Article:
you to relax your bow; they are your bitterest enemies, open to bribes, and eager for a new master." Consequently the wise man will not be moved by any man's insult. For men may all differ one from another, yet the wise man regards them as all alike because they are all equally foolish; since if he should once so far condescend as to be moved either by insult or injury, he could never be unconcerned. Unconcern, however, is the peculiar blessing of the wise man, and he will never allow himself to pay to the one who offered him an insult the compliment of admitting that it was offered. For, necessarily, whoever is troubled by another's scorn, is pleased by his admiration.

We do this to our philosophies. We redraft their contours based on projected shadows, or give them a cartoonish shape like a caricaturist emphasising all the wrong features. This is how Buddhism becomes, in the popular imagination, a doctrine of passivity and even laziness, while Existentialism becomes synonymous with apathy and futile despair. Something similar has happened to Stoicism, which is considered – when considered at all – a philosophy of grim endurance, of carrying on rather than getting over, of tolerating rather than transcending life’s agonies and adversities.

No wonder it’s not more popular. No wonder the Stoic sage, in Western culture, has never obtained the popularity of the Zen master. Even though Stoicism is far more accessible, not only does it lack the exotic mystique of Eastern practice; it’s also regarded as a philosophy of merely breaking even while remaining determinedly impassive. What this attitude ignores is the promise proffered by Stoicism of lasting transcendence and imperturbable tranquility.

It ignores gratitude, too. This is part of the tranquility, because it’s what makes the tranquility possible. Stoicism is, as much as anything, a philosophy of gratitude – and a gratitude, moreover, rugged enough to endure anything. Philosophers who pine for supreme psychological liberation have often failed to realise that they belong to a confederacy that includes the Stoics. ‘According to nature you want to live?’ Friedrich Nietzsche taunts the Stoics in Beyond Good and Evil (1886):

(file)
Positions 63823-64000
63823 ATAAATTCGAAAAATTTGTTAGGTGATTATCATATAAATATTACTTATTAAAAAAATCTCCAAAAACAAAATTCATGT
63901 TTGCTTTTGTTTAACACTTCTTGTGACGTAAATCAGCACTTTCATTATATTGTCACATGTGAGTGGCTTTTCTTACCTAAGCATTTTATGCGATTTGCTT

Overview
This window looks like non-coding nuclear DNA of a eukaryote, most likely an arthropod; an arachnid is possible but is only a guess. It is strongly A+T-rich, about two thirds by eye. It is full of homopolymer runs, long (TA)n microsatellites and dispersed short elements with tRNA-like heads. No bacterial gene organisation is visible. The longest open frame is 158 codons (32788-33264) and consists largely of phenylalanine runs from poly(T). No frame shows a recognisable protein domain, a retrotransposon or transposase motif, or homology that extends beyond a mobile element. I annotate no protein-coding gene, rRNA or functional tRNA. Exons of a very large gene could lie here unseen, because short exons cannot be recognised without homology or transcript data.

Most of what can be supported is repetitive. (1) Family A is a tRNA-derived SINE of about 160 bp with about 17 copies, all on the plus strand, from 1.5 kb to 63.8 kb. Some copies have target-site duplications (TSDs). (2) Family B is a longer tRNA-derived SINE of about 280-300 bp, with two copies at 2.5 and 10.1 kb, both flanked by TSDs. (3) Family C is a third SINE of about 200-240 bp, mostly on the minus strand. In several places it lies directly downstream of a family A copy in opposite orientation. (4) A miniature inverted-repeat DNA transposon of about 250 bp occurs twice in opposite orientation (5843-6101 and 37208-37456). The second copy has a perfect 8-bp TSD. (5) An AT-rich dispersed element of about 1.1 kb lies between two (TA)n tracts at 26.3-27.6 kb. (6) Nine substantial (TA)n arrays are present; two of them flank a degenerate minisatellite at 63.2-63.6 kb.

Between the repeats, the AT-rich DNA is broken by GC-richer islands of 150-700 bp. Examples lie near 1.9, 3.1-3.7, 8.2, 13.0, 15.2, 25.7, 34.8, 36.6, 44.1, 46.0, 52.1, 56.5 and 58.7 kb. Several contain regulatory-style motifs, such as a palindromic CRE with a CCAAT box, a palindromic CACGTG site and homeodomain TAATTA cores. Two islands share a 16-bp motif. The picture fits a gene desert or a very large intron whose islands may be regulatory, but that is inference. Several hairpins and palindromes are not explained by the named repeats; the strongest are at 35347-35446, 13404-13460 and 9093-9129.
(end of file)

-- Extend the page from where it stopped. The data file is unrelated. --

O you noble Stoics, what deceptive words these are! Imagine a being like nature, wasteful beyond measure, indifferent beyond measure, without purposes and consideration, without mercy and justice, fertile and desolate and uncertain at the same time; imagine indifference itself as a power – how could you live according to this indifference? Living – is that not precisely wanting to be other than this nature? Is not living – estimating, preferring, being unjust, being limited, wanting to be different? And supposing your imperative ‘live according to nature’ meant at bottom as much as ‘live according to life’ – how could you not do that? Why make a principle of what you yourself are and must be?

This is pretty good, as denunciations of Stoicism go, seductive in its articulateness and energy, and therefore effective, however uninformed.

Which is why it’s so disheartening to see Nietzsche fly off the rails of sanity in the next two paragraphs, accusing the Stoics of trying to ‘impose’ their ‘morality… on nature’, of being ‘no longer able to see [nature] differently’ because of an ‘arrogant’ determination to ‘tyrannise’ nature as the Stoic has tyrannised himself. Then (in some of the least subtle psychological projection you’re ever likely to see, given what we know of Nietzsche’s mad drive for psychological supremacy), he accuses all of philosophy as being a ‘tyrannical drive’, ‘the most spiritual will to power’, to the ‘creation of the world’.

The truth is, indifference really is a power, selectively applied, and living in such a way is not only eminently possible, with a conscious adoption of certain attitudes, but facilitates a freer, more expansive, more adventurous mode of living. Joy and grief are still there, along with all the other emotions, but they are tempered – and, in their temperance, they are less tyrannical.

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If we can’t always go to our philosophers for an understanding of Stoicism, then where can we go? One place to start is the Urban Dictionary. Check out what this crowdsourced online reference to slang gives as the definition of a ‘stoic’:


Someone who does not give a shit about the stupid things in this world that most people care so much about. Stoics do have emotions, but only for the things in this world that really matter. They are the most real people alive.

Group of kids are sitting on a porch. Stoic walks by.

Kid – ‘Hey man, yur a fuckin faggot an you suck cock!’

Stoic – ‘Good for you.’

Keeps going.

You’ve gotta love the way the author manages to make mention of a porch in there, because Stoicism has its root in the word stoa, which is the Greek name for what today we would call a porch. Actually, we’re more likely to call it a portico, but the ancient Stoics used it as a kind of porch, where they would hang out and talk about enlightenment and stuff. The Greek scholar Zeno is the founder, and the Roman emperor Marcus Aurelius the most famous practitioner, while the Roman statesman Seneca is probably the most eloquent and entertaining. But the real hero of Stoicism, most Stoics agree, is the Greek philosopher Epictetus.